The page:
What is "good" Journalism?



What is "right" journalistic action? What is socially respon­sible journalist? What ethical system should a journalist subscribe to-if any? What values should be embraced by the journalist and how should these be determined?

What should the journalist do in regard to this or that story or picture? Should he conceal part of the story for all of it) to assure national security? What is the value to society (or to anyone) of printing any names of rape victims? Why should the impending invasion of a certain country be publicised by the journalist if he manages to get the infor­mation? Should he print the names of young people if they commit criminal acts? All such specific ethical questions as these must be faced at some time by the modern journalist and are related to the system of values which he has accepted as his own.

A broader question for the journalist is this: Should his ethics be "individualistic" or should the concern be with a "group-approved" (social) morality-with codes, creeds, standards and other collectively determined "arrangements" being the norm? Should the journalist, in short, determine his own ethical code or should he adopt the group values?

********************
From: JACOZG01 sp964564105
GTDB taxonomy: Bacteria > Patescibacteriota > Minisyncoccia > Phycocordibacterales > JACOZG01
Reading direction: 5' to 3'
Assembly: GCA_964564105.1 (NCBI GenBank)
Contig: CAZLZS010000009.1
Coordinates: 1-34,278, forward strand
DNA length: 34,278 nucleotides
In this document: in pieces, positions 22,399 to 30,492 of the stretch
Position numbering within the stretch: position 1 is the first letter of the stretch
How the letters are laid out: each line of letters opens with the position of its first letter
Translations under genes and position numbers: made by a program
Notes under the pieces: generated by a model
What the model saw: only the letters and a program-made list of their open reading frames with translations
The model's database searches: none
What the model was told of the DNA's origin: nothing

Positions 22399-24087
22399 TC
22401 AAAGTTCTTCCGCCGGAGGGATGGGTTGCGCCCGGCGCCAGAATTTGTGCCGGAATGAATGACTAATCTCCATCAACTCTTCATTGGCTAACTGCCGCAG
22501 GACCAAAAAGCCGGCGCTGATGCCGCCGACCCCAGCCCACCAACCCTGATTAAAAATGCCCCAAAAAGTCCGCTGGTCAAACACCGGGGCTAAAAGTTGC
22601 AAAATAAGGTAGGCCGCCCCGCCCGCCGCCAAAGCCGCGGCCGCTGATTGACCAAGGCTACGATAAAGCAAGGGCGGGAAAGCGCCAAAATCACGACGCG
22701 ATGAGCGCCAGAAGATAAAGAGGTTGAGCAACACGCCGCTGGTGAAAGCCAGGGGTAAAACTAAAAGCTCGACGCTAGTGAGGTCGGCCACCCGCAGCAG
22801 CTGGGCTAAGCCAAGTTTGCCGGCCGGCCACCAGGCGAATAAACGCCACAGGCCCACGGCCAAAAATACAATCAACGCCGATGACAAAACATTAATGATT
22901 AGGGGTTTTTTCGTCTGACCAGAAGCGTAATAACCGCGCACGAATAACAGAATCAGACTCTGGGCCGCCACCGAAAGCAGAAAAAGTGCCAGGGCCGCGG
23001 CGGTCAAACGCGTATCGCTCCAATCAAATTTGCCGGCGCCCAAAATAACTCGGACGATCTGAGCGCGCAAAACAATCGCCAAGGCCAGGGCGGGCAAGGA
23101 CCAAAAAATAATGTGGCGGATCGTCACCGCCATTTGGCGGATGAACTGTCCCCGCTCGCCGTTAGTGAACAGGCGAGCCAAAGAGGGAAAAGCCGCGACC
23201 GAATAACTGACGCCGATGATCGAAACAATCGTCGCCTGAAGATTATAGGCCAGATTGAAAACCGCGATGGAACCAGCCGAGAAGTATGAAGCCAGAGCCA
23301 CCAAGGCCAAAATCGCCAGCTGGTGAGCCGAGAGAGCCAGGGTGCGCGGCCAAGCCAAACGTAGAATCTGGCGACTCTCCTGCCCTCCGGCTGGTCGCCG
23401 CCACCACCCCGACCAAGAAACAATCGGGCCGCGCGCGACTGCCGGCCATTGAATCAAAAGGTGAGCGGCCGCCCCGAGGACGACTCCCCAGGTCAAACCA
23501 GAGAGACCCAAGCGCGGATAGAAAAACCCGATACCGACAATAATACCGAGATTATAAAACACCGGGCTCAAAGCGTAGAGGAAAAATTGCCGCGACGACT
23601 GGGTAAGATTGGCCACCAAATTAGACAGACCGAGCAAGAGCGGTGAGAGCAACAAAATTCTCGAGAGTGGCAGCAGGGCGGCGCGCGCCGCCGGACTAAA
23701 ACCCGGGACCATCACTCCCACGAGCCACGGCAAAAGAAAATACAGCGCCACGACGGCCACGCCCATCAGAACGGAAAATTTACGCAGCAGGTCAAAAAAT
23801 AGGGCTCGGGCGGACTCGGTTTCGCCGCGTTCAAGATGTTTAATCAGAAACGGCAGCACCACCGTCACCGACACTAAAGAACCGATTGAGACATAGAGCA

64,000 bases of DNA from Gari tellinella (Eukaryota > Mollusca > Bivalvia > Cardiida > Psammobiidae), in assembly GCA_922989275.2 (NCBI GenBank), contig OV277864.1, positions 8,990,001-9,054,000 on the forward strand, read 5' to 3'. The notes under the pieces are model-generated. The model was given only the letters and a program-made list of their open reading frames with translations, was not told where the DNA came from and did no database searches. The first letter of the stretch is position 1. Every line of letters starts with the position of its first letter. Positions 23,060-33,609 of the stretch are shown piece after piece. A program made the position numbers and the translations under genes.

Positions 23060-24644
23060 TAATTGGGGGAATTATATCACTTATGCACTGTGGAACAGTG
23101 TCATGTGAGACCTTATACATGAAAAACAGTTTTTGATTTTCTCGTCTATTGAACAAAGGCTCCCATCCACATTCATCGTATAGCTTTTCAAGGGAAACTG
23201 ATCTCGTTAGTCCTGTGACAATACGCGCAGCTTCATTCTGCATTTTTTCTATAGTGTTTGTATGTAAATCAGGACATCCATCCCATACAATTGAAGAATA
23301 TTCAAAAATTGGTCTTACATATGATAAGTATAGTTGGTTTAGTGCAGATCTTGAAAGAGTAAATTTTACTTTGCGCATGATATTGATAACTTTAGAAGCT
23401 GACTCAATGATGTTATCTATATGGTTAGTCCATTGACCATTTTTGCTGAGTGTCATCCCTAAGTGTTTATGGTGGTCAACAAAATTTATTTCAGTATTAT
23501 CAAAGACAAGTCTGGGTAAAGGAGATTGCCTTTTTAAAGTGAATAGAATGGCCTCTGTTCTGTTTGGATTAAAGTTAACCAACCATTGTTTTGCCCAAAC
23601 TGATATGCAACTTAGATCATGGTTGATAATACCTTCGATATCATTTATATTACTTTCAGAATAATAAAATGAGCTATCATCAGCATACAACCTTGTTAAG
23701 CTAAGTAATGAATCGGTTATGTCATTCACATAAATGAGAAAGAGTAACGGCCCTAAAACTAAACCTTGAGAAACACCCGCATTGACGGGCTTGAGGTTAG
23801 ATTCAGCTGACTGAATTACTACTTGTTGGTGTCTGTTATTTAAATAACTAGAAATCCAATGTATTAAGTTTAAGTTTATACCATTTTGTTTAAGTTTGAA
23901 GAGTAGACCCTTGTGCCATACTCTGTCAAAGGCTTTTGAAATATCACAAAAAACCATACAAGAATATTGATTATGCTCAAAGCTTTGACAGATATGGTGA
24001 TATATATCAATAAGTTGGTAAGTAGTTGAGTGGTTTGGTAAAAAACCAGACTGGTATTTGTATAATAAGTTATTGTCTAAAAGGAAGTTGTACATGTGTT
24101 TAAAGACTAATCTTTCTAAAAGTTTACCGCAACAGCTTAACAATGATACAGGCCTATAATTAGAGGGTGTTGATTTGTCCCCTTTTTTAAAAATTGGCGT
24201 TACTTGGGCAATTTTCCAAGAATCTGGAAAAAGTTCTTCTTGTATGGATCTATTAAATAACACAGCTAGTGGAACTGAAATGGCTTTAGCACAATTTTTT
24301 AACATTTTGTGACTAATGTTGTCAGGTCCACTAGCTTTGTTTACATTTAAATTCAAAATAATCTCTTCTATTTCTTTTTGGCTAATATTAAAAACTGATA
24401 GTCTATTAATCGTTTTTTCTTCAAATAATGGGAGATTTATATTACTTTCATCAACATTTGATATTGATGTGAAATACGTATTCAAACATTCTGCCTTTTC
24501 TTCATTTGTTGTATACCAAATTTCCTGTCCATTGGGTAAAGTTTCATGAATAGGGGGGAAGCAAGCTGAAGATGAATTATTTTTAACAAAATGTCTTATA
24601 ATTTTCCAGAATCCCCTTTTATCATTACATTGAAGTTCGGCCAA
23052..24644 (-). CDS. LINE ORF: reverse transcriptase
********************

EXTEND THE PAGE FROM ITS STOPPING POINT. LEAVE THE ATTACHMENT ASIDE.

These are all questions being discussed in the journalistic world to-day, and from this dialogue various "proposals" are proliferating and new organizations, such as press councils and courts of honour, along with ombudsmen of one sort or another, are being born.

These organizations and arbiters, despite sincere motives, have the tendency to shift the emphasis from personal or autonomous ethics to socially pressured-or-enforced ethics.

At the heart of any discussion of values or of journalistic ethics generally is the clash between the traditional position and the more modern, more "scientific" and dynamic school of thought which espouses "relativistic" values.

It is very easy to assume that absolutist or "duty" ethics is not individualistic or autonomous, but this assump­tion does not necessarily follow; all that is necessary is that the "duty" ethics be personal or freely accepted.

On the other hand, relativistic ethics is easily thought to be individualistic in the sense of being freely willed or authentically personal. This may or may not follow, for it is quite possible for the relativist (as it is for the absolutist) to permit his standards to be imposed on him from some outside source-person, group or total society.